I sat down to work with three fifth graders the other day, all three being struggling readers. They’ve been placed in my intervention group because they are reading more than three years behind grade level. It’s safe to say they are not big fans of reading. It was our first day meeting together, and I was nervous. I hoped my lesson would capture their attention enough that they’d enjoy coming to read with me in the future. I want so much for these readers. I want their learning to accelerate rapidly, I want them to see themselves as readers, and, in truth, I want them to become fans of reading.
I chose a nonfiction text that I thought might interest them. Being close to Halloween, I thought a book on bats might spark some curiosity, and hopefully hook them on a book. We talked about the book together first, then each child read the book by themselves. They were each reading at their own pace, but they stopped often to talk, wonder or comment on the bat facts the author was telling us. They flipped back and forth in the book as they read and talked about what they read. They shared common experiences and expressed disgust at some of the photos. Before we knew it, our half hour was over. And these fifth graders were begging for more books on bats! They couldn’t wait to take the book home to share with their families, and even wanted me to give them poster board so they could look up their questions on the internet and make bat posters to share with their class.
I was thrilled that this book was able to hook these reluctant readers. It reminds me of how important it is to carefully choose the texts we use with all of our readers – but especially our most struggling. I am also reminded of how important it is to interact with texts alongside our struggling readers. They need to see how books can be exciting, how books can make us wonder, think, question, get grossed out, and pull us in. They need to experience that sense of time passing quickly when you’re totally hooked into a book. As one of my fifth graders said, “no way! We can’t be done yet!!”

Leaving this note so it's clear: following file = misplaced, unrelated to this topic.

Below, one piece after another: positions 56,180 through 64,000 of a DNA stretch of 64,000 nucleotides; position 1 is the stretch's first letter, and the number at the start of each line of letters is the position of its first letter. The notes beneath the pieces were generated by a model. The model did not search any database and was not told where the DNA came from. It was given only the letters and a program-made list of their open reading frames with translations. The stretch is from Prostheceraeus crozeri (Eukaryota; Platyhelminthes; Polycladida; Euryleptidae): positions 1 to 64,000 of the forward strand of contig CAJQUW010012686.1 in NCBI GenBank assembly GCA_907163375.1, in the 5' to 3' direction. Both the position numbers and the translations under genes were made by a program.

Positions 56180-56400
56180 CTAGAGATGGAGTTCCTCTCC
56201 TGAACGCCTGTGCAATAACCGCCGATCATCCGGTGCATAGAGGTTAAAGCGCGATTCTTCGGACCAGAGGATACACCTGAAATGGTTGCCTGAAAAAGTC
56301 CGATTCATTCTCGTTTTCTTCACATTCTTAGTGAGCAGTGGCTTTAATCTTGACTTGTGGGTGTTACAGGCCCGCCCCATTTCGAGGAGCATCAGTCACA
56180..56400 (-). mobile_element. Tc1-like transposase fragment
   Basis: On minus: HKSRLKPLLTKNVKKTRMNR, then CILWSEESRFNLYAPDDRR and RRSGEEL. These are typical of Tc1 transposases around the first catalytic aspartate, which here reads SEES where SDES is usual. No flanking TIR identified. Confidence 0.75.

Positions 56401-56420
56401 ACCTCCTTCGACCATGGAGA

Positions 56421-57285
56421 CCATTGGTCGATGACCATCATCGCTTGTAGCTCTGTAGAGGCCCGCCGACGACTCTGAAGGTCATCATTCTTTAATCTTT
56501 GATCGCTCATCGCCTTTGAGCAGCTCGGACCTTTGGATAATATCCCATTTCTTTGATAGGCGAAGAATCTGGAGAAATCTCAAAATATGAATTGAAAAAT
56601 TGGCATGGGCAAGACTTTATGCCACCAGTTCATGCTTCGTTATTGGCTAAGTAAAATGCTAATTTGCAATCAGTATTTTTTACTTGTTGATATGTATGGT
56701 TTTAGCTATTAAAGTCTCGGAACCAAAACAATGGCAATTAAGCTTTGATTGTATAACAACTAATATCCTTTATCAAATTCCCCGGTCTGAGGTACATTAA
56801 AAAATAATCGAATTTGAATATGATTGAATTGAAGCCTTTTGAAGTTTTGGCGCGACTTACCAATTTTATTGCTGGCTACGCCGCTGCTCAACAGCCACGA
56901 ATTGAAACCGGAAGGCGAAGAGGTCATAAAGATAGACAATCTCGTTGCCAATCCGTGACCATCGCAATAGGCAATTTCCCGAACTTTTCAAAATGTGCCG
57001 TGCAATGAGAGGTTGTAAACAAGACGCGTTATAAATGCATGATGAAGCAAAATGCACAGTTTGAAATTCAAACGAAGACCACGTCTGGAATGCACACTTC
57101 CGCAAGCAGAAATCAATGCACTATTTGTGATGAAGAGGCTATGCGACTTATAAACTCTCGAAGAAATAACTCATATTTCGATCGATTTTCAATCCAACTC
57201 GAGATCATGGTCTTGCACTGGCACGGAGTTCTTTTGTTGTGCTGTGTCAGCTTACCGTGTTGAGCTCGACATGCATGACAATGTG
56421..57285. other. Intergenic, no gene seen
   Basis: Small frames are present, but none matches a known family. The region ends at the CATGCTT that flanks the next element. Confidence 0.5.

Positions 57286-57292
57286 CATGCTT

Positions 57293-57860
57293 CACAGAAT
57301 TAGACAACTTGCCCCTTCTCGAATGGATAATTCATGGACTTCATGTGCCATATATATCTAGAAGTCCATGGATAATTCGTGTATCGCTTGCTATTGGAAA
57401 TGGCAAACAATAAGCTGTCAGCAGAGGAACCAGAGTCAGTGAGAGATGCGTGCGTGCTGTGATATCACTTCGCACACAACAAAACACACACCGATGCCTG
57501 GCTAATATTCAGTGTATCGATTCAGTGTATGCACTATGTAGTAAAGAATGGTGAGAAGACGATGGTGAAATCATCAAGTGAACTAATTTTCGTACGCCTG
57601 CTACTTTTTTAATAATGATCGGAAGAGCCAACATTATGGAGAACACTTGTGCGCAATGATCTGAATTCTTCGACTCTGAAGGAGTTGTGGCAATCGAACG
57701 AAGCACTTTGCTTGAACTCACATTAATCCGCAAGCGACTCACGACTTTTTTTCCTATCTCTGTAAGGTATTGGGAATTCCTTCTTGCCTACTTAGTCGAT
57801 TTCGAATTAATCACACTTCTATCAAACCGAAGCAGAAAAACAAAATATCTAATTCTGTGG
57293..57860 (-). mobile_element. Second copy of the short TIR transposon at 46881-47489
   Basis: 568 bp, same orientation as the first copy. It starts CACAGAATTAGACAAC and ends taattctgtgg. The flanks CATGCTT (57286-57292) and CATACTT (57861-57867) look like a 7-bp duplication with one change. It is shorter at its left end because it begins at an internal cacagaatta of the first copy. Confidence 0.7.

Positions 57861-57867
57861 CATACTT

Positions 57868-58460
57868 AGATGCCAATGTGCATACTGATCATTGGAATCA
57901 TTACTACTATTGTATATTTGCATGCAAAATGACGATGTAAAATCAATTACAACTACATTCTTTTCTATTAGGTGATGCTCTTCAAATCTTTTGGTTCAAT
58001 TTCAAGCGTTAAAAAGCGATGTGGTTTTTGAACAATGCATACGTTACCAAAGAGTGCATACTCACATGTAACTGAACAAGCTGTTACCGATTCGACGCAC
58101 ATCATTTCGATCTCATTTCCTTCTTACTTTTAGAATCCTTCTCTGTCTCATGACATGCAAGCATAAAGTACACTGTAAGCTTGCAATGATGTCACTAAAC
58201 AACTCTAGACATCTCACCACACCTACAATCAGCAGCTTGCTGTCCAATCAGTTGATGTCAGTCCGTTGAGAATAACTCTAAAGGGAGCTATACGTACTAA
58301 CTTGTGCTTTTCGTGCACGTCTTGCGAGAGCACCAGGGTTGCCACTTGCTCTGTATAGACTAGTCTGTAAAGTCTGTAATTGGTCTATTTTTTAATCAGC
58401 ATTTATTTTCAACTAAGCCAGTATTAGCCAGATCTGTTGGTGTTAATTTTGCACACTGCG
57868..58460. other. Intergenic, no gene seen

In Catching Readers, Pat and I often refer to engaging our readers by choosing high interest books, incorporating LOTS of talk and working in that child’s Zone of Proximal Development so they can feel successful and build upon prior knowledge. Take a minute today to reflect on those kids who are struggling in your classroom. Are you choosing high-interest books for small group work? Are they choosing books that interest them for independent reading? Do they have lots of books available to them that are at a “just-right” level for them? Are they having multiple opportunities to talk about what they are reading? Are they seeing themselves as readers? Are they seeing all that books can offer?
How are you helping your readers become “Big Fans” of reading?
I just wanted to thank you for writing about the importance of interacting with the texts alongside struggling readers. I’m currently working on my dual Masters in Reading and Library Science, and had the opportunity to work with my nephew last year on his reading (Kindergartner then). He was very self-conscious about making mistakes and his comprehension at first and would not read aloud or answer questions. Through interacting with the text by talking about it, making connections (although they were simple like, “doesn’t your dad drive a green car like this one?” or talking about how we celebrated our birthdays differently or the same as the character in the book), and joking around, he started to relax about his reading. At the time, I didn’t really know what I did to help him relax or gain more confidence, because the way we interacted was so natural to me that I didn’t pick up on it; I was supposed to be working with him to assess his reading level and use a few strategies to help him improve. None of the strategies were “interact with the text” – they were all worksheets that I changed into games and hands-on activities. Anyway, that was a year ago, and it’s taken me this long to realize that it was the way we discussed and interacted with the books he read that made the biggest difference; it got him to enjoy reading. Now he gets excited when he makes connections, finds funny moments in the story, and likes to share his reading (most of the time) with us. I’m definitely a newby at all of this and have tons to learn, but I just wanted to share and thank you for posting this!
Thanks for sharing your story, Ms Bellie. We enjoyed reading about you and your nephew!
Pat and Katie